Please differentiate Reinventing vs. Refining or Re-implementing. ReinventingTheWheel
implies that out of sheer ignorance or stupidity, you are re-doing the hard work that someone has already done (and everyone but you knows about it). Making incremental improvements to the wheel, making a wheel out of a new material (or language), etc. is _not_ ReinventingTheWheel
I had this thought when thinking about EnterpriseJavaBeans
... I bet I
could do it! Sure, doing it the first time took a brilliance that I don't claim to have, but since I've already seen a wheel, I bet I could do it in no time, especially if I had my favorite tools. Maybe I would find a good log, saw off a section, strip the bark off the section, sand it down and drill a hole through the center for an axis, why not? Add another day to that, and I could have a whole wheelbarrow built. It wouldn't be ideal, but it would be simple and allow us to move stuff from one place to another. When we need more, we could re-investigate the issue, maybe buy a car or a truck. But when presented with a MakeVsBuy?
decision, I never seem to have the choice to buy a simple wheel and wheelbarrow, I have to buy a car. And my home brew wheelbarrow may be a little clunky, but man, the amount of maintenance involved in a car is huge: gas, drivers license, traffic laws, car insurance, oil changes. Goodness! But at least we can focus on our core competencies, and not have to be ReinventingTheWheel
Sometimes we are told not to be ReinventingTheWheel
. But what
does this mean? Look around. There is no one "wheel."
There are lots and lots of different kinds of wheels.
They seem to be designed specially for the context in which
the wheel is needed. The wheel for a tractor is not the same
wheel as for a bike, except in concept.
And there are places to buy all those kinds of wheels and more. I believe ReinventingTheWheel is, to continue the metaphor, the idea of spending six months designing a wheel for your tricycle when you are next door to Joe's House Of Tricycle Wheels, over 100,000 in stock. -- RobertField
There is the idea of a wheel. A pattern of the wheel. That we
should know about. That we can be taught. And that we can reuse.
But when the idea of a wheel is needed it is usually necessary
to make the wheel according to the forces of the problem.
Isn't this re-implementing or re-making a wheel? Re-invention is when you come up with the solution independently, because you haven't bothered to look to see if someone solved it before, not when you re-implement a solution you already know about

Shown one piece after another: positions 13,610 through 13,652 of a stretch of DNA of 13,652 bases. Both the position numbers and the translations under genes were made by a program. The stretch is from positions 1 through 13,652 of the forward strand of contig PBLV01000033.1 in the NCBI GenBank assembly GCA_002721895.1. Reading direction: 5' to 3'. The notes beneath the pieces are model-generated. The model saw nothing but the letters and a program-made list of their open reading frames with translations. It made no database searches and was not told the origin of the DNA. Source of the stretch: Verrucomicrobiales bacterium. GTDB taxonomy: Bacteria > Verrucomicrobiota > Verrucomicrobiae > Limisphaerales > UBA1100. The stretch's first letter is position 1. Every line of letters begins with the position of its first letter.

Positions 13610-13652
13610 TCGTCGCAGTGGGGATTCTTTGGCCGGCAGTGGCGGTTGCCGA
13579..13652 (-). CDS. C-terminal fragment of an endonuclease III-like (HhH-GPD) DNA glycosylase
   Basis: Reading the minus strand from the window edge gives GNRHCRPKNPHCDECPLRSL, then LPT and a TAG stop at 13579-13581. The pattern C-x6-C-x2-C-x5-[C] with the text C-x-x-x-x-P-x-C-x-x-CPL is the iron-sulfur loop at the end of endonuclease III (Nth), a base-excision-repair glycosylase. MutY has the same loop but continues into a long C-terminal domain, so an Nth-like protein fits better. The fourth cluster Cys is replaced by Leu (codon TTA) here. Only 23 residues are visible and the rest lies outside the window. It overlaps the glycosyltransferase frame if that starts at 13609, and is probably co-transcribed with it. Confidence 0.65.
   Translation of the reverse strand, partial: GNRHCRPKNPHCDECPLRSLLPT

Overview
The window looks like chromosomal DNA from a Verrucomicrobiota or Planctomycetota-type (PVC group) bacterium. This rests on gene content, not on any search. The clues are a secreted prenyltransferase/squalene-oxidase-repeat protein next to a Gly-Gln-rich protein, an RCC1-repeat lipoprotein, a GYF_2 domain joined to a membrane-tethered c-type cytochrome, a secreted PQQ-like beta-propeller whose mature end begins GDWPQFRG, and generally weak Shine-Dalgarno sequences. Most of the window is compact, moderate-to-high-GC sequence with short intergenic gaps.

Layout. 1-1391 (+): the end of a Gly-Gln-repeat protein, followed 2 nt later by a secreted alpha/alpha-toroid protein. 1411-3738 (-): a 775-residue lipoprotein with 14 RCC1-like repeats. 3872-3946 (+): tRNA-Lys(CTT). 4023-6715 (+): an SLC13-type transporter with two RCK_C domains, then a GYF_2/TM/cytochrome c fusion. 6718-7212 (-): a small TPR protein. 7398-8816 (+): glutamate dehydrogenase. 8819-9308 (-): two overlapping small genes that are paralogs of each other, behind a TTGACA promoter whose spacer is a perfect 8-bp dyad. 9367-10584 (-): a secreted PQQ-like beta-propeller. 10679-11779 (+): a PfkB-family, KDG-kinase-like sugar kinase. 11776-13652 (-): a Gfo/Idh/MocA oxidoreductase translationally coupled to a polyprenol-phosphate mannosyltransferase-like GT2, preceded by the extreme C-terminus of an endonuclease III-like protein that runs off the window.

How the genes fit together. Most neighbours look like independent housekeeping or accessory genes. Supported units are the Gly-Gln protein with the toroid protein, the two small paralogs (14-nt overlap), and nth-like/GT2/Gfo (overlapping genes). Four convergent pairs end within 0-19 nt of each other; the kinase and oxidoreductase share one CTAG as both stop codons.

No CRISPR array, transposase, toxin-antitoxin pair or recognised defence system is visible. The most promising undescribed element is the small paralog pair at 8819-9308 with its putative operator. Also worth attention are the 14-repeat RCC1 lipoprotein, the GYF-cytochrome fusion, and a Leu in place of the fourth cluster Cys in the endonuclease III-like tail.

Yes, this is true, and that's the problem.
When you need a list to be sorted given some constraint, and somebody tells you to find a preexisting implementation instead of re-inventing the wheel. Except that you have no intention of re-inventing it, just re-implement a solution you already know about, refactored to be once-and-only-once in its context.
What about those who keep re-inventing the SquareWheel
? Hey, maybe they're driving on sawtooth roadways.
I'd bet real money that the 2nd wheel worked much better than the 1st wheel. -- EricHodges
Actually they added so many new features to the second wheel it became so heavy
you couldn't carry any load and it became so complex that it broke all the
time and nobody could fix it.
Which is why they made the 3rd,4th...nth wheel. Just ask any auto manufacturer how much they spend re-engineering and re-designing new wheels, suspension systems, hubcaps, tires, anything to do with their wheels it will become apparent that ReinventingTheWheel is not only common, but necessary.
In some cases, making your own version is a really good way of learning about something.
"I reinvent the wheel because I'm smarter than you. ... Oh, that's why he did it that way."
Sometimes it's worth-while to spend time building your own wheel -- just to learn something about wheels -- even if you end up going with someone else's wheel.
For example, it's not a waste of time for every student in a class to write their own program to sort things -- learning about function calls, off-by-one bugs, debugging techniques, BigOh
notation -- even when they later learn that simply calling qsort() (or some other standard library function) is usually the best way to sort things.
It's usually a bad idea to put shopping cart wheels on a race car, bicycle wheels on a monster truck, and some combination of 4 different types of wheels on a single vehicle, just to save the trouble of building an appropriate wheel.
Also, sometimes it's quicker to build a wheel such that you have full control of the design, specification, and implementation rather than to research all the details of existing wheels, select and test them, determine how they will interact with the rest of the system, build a possibly-massive integration layer, etc. Quicker isn't always best, but that depends on your priorities.